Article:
The Asiatic Library was built in the 19th century in a pristine neo-classical style, with stones apparently imported from England. It boasts a distinctive and imposing set of thirty steps, which lead to a Greek portico. The building is visually different from the heavier Gothic and Romanesque architecture mostly seen in heritage buildings built during the period. A high-ceilinged space can be found within, where readers can browse through the library’s reference section. Further in is a dramatic wrought-iron spiral staircase and marble statues of personages who contributed to the society. The library was built as a town hall for the walled city the British resided in, and also houses a museum.
A vast complex of over a hundred caves, Kanheri dates from the second to the ninth century AD, and was a center for Buddhist worship. The caves are carved from basalt, and part of the experience of visiting them is the long and winding trails of steps that connect the caves. As opposed to Elephant Island, these caves have a grandeur that impresses with austerity rather than decoration. Most of the caves are quiet viharas intended for living and studying, and some are cisterns for water storage. The larger caves, known as chaityas, are for congregational worship and contain ornate sculptural carvings. They house Buddhist stupas, and the weighty pillars that typically line the cave sides form a long central path.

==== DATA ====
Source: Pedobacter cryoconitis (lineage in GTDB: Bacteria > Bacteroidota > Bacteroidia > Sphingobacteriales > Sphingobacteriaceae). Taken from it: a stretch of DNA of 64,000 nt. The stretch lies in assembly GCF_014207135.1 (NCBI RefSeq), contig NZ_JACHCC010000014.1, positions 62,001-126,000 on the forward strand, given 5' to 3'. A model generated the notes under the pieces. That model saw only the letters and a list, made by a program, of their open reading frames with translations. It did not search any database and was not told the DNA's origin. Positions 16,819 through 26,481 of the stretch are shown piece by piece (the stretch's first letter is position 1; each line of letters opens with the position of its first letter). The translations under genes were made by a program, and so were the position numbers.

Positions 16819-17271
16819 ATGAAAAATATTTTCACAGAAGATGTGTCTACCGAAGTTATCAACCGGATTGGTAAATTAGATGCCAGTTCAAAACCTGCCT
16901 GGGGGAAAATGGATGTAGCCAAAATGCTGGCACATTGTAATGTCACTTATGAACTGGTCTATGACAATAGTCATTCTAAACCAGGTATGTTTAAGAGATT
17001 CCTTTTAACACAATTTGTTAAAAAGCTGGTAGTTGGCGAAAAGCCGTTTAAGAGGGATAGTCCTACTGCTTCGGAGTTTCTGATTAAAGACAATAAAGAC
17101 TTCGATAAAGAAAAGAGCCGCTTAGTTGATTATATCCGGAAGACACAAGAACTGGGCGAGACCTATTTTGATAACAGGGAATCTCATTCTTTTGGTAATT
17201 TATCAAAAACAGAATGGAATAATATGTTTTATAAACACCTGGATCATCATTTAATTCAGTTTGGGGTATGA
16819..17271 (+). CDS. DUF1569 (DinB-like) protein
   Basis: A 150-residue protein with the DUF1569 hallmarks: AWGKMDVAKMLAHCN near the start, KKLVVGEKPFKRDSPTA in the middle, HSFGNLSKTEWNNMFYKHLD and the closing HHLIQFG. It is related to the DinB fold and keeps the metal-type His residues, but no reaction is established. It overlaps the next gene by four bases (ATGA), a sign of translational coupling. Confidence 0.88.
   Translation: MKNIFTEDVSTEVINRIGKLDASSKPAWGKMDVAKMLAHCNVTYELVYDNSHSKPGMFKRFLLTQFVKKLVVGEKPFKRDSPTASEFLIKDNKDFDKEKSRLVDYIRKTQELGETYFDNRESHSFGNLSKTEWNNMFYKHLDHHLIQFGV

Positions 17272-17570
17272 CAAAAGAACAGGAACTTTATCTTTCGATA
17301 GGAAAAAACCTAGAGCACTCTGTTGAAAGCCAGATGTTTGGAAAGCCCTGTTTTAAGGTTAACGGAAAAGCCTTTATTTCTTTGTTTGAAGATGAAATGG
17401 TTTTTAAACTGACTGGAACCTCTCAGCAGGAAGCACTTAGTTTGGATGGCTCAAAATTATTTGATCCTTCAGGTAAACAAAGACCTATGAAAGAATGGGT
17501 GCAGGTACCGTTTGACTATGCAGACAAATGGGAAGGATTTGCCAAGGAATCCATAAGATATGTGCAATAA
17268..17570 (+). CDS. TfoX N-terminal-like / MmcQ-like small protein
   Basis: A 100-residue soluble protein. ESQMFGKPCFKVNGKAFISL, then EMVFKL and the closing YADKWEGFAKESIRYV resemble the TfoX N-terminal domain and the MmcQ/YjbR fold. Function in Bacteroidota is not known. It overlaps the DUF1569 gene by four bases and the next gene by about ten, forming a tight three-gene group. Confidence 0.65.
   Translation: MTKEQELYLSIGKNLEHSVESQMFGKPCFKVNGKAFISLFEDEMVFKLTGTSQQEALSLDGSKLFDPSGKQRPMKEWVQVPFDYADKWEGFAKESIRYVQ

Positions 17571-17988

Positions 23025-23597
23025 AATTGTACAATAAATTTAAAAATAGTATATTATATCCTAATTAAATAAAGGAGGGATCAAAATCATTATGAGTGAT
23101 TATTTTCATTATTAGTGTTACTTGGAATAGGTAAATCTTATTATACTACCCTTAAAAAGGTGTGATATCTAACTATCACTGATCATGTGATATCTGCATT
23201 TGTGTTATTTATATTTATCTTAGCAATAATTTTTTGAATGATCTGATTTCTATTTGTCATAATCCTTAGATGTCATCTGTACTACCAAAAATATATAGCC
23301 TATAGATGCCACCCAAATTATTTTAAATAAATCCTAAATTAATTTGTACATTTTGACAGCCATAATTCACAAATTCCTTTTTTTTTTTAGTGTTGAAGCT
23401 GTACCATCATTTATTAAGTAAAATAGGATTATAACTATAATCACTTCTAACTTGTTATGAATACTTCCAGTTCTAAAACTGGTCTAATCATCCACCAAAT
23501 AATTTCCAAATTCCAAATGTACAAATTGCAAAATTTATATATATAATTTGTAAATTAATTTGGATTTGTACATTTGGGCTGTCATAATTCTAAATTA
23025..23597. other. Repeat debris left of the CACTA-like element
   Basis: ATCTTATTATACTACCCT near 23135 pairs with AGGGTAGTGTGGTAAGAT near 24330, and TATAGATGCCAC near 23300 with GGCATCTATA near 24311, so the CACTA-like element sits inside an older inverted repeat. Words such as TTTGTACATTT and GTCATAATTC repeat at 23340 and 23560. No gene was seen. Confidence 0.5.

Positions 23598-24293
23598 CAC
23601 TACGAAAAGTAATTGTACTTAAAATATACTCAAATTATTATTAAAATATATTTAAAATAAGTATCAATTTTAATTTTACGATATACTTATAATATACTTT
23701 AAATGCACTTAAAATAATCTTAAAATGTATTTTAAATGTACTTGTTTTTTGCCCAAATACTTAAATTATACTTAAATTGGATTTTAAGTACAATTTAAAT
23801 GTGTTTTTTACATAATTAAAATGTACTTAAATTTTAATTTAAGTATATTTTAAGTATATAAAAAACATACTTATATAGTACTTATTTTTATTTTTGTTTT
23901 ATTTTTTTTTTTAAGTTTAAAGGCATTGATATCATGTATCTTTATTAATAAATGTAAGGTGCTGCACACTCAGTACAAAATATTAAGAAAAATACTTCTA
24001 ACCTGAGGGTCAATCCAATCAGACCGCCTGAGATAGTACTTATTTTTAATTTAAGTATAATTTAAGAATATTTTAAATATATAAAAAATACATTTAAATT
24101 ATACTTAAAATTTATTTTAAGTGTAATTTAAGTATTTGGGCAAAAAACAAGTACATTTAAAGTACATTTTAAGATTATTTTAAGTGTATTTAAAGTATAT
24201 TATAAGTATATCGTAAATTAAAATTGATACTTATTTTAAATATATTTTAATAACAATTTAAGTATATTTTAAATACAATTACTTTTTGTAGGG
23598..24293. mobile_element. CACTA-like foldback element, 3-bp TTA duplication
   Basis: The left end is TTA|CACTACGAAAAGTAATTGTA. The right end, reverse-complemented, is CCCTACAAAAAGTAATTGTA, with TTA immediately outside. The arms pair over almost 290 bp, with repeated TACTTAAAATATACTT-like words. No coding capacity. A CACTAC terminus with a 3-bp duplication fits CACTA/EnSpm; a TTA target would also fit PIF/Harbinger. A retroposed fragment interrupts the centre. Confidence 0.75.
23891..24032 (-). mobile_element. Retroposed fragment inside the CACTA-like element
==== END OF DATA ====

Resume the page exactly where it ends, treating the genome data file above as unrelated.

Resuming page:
Ranwar is a heritage village with written records from the early 1700s, though the village may have existed before then. Like the rest of Bandra, the suburb in which it is located, Ranwar was populated by Catholics, and continues to have largely Christian residents. Now fortressed by nondescript concrete structures, it nevertheless remains a quiet restful place to catch a glimpse into the world of old Bombay. Bungalows with sunlit verandas and gabled roofs covered in red Mangalorean tiles can be found along winding Veronica Street. They are also distinct in the white grillwork of their balconies and external staircases, and short square curtains tied back in the windows. It is said that in the old days villages houses stood open, and today you might still find someone relaxing in a veranda and ready for a chat.
Bassein Fort is located in Vasai, technically beyond the city, but it is only a few hours away and worth a day’s expedition. The Portuguese built it in the 16th century but fell to the Marathas in the 17th. The fort contained a large citadel, with several churches and water tanks, storehouses, an armory, and fields for vegetables. Several of the structures are still partially standing. Still visible are the remains of noble architecture, walls and decorative arches, stalwart columns and other decorative motifs. Many of the structures are now overgrown with vegetation, making it a pleasant place to wander through.
By Deborah Rosario